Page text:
An electrically small, metamaterial-inspired Egyptian axe dipole (EAD) antenna has been investigated for use in structural composite materials. The EAD antenna consists of a differentially fed dipole element integrated with a near-field resonant parasitic EAD element. These elements have been adapted to these materials resulting in a system that is impedance matched and radiates efficiently at 307 MHz.
Three cases have been identified and investigated to ascertain the performance of the manufacturing techniques and material properties used to build these electrically small antennas, as well as their performance characteristics. Uniquely, an embroidered conductive thread and a new carbon fiber based, nonwoven mat have been investigated for use as the conducting elements. Both cases are compared with a copper variant of the EAD antenna. All three prototypes were tested. Measurements confirm that both the nonwoven mat and the embroidered versions of the EAD antennas perform similarly with maximum realized gains ranging from 1.72 to 1.90 dBi. Collapse
Embedded antennas are a class of antennas which use metamaterials to increase the performance of miniaturized antenna systems. Their purpose, as with any electromagnetic antenna, is to launch energy into free space.
Since its discovery1, extraordinary optical transmission (EOT) through subwavelength apertures including single apertures2, 3, 4, 5, 6, 7, 8, 9 and aperture arrays10, 11, 12, 13, 14, 15, 16, 17, 18, 19 in an opaque metal film have attracted considerable attention. These nanoscale metallic structures possess a wide variety of extraordinary optical properties including beaming20, 21, 22, local filed enhancement23, and total absorption24, 25. Surface plasmons polaritons (SPPs)26, 27 play an essential role in this phenomenon and have opened up potential applications in lithography28, 29, biophotonics30, 31, Raman effect32, and other areas33, 34, 35. Besides at visible frequencies, these intriguing phenomena have also been found and investigated at terahertz36, 37, 38, microwave39, 40, 41, 42, 43, acoustic frequencies44, 45 and matter-waves46.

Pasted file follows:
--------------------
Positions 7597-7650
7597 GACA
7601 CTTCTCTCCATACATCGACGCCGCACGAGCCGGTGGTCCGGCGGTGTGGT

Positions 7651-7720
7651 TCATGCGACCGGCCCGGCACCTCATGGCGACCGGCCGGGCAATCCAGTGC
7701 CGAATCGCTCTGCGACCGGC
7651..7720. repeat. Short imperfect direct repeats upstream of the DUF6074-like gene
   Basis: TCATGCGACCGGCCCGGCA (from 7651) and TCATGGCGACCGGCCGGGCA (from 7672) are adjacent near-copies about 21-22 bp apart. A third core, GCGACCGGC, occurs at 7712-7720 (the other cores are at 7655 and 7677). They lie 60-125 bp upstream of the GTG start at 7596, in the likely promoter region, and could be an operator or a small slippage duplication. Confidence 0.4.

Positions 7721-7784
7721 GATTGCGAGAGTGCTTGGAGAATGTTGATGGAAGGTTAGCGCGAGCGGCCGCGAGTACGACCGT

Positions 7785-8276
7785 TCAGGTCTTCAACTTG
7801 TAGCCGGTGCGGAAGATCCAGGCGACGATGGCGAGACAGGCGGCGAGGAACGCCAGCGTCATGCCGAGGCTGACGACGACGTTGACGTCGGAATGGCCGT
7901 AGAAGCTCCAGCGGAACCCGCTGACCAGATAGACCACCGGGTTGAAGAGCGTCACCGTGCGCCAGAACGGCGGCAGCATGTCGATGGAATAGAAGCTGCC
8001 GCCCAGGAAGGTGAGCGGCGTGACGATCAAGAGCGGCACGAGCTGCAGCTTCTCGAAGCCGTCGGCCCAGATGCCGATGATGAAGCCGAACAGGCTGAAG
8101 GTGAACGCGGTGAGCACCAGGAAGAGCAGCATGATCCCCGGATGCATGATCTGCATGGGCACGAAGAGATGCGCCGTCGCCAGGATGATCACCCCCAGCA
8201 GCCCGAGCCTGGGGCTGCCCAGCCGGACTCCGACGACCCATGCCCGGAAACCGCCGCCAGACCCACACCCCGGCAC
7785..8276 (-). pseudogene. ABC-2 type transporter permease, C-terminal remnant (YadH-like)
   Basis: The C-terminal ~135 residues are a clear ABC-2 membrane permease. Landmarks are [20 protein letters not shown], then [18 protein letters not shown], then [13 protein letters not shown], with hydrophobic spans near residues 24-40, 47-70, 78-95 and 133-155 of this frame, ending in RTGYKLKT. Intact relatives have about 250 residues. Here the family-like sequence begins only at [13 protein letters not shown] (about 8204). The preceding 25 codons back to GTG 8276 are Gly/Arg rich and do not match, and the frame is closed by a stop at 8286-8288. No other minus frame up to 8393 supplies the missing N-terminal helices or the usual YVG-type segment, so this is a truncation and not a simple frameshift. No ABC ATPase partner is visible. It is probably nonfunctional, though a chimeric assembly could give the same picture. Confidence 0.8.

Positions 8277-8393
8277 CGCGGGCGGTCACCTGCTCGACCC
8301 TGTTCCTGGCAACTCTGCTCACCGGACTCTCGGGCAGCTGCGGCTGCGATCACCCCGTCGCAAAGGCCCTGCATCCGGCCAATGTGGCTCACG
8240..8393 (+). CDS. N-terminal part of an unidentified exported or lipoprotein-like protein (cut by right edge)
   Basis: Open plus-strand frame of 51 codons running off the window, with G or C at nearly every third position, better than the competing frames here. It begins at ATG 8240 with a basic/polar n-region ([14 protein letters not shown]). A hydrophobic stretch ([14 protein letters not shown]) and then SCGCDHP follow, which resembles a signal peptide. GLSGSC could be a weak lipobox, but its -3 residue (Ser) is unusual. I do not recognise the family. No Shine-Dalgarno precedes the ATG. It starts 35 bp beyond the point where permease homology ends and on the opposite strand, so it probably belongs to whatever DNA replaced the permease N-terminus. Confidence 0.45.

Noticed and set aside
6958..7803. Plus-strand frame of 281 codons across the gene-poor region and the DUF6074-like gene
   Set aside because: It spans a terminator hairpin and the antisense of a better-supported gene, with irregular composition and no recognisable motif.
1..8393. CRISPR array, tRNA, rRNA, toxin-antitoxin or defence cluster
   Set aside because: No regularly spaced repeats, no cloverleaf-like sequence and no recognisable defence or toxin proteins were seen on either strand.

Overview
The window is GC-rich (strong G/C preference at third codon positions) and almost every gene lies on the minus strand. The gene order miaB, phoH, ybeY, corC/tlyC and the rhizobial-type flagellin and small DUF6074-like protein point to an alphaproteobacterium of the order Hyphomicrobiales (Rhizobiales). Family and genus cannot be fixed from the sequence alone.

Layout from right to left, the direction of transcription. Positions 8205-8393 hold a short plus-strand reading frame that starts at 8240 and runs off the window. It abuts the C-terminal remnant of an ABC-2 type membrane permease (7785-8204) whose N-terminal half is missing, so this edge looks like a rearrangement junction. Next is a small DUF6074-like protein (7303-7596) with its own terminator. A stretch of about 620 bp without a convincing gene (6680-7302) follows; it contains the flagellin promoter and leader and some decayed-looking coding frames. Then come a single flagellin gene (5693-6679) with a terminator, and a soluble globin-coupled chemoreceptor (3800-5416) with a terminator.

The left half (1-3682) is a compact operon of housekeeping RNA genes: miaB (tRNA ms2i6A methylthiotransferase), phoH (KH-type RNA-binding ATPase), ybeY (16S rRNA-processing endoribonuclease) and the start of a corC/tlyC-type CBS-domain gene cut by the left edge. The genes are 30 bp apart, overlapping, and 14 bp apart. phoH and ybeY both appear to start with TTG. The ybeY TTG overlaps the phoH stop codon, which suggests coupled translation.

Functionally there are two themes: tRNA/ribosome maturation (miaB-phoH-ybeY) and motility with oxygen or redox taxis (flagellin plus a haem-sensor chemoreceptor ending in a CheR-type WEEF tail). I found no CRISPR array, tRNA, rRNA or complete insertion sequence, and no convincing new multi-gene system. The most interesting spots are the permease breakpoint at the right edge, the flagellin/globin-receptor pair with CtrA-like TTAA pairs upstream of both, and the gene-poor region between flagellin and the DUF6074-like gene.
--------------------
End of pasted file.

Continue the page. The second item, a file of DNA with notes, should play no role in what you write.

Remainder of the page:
Here we review some different approaches to transmission enhancement and light harvesting through nano-apertures, namely, by utilizing optical nano-antennas9 (note that optical nano-antennas for many other applications have been studied very recently47, 48, 49, 50, 51, 52) and metamaterials (including slow-light photonic crystal waveguides)53. In this article, we will also harvest light with an invisibility metamaterial cloak shell.